This area of the city is usually way less touristy, ideal to escape the crowds. Wander around and enjoy some of the authentic architecture and its street paths that originate back to the Middle Ages. In medieval times this area was very poor, housing the workers of the Counts of Ghent. Today it’s probably the most desirable area in town.
From here, find your way to the Kraanlei Waterfront where you can find plenty of art galleries. Perfect to spend the late afternoon for a stroll along the Leie River. It offers some amazing views of the buildings on the other side. Among them is one of the most famous beer cafés in Ghent ‘Het Waterhuis aan de Bierkant’.
TIP | If you are a sweet tooth, make a stop at Confiserie Temmerman to get some old-fashioned sweets and Ghent delicacies like the Cuberdons.
9. Pass through the Graffiti Street
Of all the bigger cities in Belgium, Ghent is mostly known as the trendy and more ‘hipster’ one, with a big creative scene. The city even dedicated an entire street just for street artists and their graffiti art. Find your way to the Werregarenstraat, where you can admire the latest graffiti by local amateurs, but also known artists like Bué the Warrior and Roa. This hidden alleyway might be a bit hard to find if you don’t know it’s there. These days the graffiti street is mentioned on Google under its own location, due to its rising popularity.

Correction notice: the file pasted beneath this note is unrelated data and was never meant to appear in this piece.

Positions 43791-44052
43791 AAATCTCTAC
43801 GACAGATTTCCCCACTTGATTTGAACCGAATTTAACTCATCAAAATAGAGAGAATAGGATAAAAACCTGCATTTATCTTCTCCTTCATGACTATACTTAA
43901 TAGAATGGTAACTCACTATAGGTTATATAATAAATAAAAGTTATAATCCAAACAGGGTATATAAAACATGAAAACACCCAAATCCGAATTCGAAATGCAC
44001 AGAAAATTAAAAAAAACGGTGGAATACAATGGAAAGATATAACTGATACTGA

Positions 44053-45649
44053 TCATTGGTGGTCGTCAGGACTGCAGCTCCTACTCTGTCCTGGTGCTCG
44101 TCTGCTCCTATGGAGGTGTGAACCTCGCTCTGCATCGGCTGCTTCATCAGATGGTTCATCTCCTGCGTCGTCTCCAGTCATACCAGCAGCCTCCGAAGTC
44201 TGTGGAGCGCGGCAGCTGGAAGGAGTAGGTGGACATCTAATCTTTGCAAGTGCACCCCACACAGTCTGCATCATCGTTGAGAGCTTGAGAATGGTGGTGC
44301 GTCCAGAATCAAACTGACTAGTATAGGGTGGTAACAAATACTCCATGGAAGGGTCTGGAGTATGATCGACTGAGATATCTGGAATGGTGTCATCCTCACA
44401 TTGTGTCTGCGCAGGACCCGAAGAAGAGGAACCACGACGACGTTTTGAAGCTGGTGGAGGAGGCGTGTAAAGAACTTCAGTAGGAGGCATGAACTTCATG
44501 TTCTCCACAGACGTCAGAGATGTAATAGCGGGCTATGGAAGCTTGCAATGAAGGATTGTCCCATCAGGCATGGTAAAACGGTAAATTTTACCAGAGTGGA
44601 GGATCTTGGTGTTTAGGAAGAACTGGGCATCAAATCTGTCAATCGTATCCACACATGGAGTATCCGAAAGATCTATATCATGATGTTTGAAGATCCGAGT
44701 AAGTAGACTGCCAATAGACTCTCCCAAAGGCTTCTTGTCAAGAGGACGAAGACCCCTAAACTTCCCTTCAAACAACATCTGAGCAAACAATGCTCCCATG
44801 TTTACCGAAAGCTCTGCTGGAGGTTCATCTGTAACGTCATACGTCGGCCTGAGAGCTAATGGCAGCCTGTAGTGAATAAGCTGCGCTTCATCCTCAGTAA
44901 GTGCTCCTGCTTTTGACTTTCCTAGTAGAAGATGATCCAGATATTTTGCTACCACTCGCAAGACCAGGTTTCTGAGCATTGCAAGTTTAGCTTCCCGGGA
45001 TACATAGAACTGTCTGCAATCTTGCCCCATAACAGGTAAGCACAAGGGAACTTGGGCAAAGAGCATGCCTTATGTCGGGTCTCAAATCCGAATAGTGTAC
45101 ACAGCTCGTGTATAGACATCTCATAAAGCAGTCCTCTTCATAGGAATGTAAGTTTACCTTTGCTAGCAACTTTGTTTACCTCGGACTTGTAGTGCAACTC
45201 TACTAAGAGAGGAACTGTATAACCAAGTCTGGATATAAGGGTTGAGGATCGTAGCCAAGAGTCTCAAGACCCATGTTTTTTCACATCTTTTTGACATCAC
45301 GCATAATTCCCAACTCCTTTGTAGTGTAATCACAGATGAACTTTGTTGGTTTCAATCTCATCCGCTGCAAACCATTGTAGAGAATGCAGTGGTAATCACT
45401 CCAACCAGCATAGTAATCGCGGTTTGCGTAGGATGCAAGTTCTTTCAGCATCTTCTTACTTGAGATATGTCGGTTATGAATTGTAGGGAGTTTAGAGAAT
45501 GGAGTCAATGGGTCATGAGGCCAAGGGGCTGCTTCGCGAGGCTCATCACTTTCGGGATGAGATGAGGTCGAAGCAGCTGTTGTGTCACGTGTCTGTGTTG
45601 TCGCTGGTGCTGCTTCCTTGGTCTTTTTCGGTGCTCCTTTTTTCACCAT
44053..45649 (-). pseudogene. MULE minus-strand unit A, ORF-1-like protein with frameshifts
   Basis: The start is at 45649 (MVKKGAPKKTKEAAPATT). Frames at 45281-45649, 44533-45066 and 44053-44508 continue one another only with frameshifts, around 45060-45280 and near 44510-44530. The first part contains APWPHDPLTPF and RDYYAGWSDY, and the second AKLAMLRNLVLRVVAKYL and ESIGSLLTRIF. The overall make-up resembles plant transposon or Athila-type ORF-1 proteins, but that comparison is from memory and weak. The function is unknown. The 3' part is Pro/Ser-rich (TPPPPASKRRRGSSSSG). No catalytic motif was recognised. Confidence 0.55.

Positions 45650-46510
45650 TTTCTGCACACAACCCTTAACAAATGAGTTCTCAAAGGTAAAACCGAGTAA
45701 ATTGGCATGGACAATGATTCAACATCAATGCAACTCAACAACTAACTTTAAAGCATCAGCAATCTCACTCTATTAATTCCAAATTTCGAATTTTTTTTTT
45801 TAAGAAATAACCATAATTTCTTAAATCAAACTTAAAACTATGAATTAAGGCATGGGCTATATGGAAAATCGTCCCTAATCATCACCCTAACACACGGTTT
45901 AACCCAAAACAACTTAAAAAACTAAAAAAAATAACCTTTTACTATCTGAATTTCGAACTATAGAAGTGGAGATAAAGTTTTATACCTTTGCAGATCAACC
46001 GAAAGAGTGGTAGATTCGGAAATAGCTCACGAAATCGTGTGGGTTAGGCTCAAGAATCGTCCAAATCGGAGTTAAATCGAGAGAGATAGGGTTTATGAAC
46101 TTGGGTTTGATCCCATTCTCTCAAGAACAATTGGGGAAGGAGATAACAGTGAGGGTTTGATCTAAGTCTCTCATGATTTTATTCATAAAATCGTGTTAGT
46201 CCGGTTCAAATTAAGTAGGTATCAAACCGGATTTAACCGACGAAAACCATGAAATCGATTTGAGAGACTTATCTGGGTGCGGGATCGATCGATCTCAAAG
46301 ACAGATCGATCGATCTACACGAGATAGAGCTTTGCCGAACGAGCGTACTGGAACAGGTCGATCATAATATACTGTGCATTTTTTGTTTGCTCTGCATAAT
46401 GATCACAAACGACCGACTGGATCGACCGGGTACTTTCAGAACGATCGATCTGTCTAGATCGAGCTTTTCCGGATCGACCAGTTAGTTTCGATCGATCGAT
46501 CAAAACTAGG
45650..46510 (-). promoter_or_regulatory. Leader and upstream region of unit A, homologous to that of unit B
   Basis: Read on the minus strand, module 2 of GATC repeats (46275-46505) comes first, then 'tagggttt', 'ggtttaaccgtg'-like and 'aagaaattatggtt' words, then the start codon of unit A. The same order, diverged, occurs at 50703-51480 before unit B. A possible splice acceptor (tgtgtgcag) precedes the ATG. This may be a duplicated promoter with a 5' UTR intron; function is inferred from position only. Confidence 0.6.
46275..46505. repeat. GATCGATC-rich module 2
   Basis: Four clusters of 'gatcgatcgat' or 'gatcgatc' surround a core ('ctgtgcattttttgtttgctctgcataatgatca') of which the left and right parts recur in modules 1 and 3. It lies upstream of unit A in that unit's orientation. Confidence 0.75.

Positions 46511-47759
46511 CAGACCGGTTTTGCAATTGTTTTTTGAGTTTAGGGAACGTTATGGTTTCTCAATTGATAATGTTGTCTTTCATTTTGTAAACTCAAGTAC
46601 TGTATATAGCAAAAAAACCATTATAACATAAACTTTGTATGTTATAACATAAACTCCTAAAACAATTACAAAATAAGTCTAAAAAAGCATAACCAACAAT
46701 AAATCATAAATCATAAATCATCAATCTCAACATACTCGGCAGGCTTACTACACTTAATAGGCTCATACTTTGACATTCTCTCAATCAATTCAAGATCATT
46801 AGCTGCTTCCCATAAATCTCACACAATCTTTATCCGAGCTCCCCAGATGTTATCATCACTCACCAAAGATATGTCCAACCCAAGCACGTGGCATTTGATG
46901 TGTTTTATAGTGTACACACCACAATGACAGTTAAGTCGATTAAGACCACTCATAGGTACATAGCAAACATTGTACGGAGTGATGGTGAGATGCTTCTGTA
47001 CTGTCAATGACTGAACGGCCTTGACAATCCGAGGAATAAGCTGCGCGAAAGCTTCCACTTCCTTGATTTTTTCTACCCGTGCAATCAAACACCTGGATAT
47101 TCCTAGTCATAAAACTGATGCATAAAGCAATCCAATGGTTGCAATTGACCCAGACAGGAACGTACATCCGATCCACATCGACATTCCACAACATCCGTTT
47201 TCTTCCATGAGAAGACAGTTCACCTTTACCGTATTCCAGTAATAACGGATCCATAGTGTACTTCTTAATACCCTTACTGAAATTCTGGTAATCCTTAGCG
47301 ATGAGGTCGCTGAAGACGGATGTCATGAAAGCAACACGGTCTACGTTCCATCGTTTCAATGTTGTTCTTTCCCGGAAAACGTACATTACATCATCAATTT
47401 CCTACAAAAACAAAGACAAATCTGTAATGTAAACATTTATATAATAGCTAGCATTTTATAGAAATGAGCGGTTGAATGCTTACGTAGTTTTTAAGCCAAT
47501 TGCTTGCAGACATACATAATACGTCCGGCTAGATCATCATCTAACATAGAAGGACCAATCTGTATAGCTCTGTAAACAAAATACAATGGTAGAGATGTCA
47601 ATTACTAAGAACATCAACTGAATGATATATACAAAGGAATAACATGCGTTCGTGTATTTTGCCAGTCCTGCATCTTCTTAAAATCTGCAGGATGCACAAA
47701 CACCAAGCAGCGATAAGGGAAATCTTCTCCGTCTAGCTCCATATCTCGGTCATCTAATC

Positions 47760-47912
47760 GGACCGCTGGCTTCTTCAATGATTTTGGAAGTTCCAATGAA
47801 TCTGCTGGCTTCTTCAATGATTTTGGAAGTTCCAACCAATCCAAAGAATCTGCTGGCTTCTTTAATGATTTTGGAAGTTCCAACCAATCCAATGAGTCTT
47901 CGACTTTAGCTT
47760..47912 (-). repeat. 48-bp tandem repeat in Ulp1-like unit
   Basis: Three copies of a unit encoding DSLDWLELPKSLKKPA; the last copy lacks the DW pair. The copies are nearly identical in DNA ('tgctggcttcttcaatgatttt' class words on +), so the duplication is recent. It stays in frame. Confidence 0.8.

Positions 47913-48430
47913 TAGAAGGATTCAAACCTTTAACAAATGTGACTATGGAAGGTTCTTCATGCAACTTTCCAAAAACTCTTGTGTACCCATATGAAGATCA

It’s definitely worth a stroll if you are into street art and it surely gives you some funky colorful pictures. Feeling creative: Go all out and add something amazing yourself! It’s probably the only street in Belgium where graffiti art is not illegal but even encouraged. This of course means, that a week later, this street could look way different than you remember. (Happened to us already)
10. Taste some legendary local Belgian beers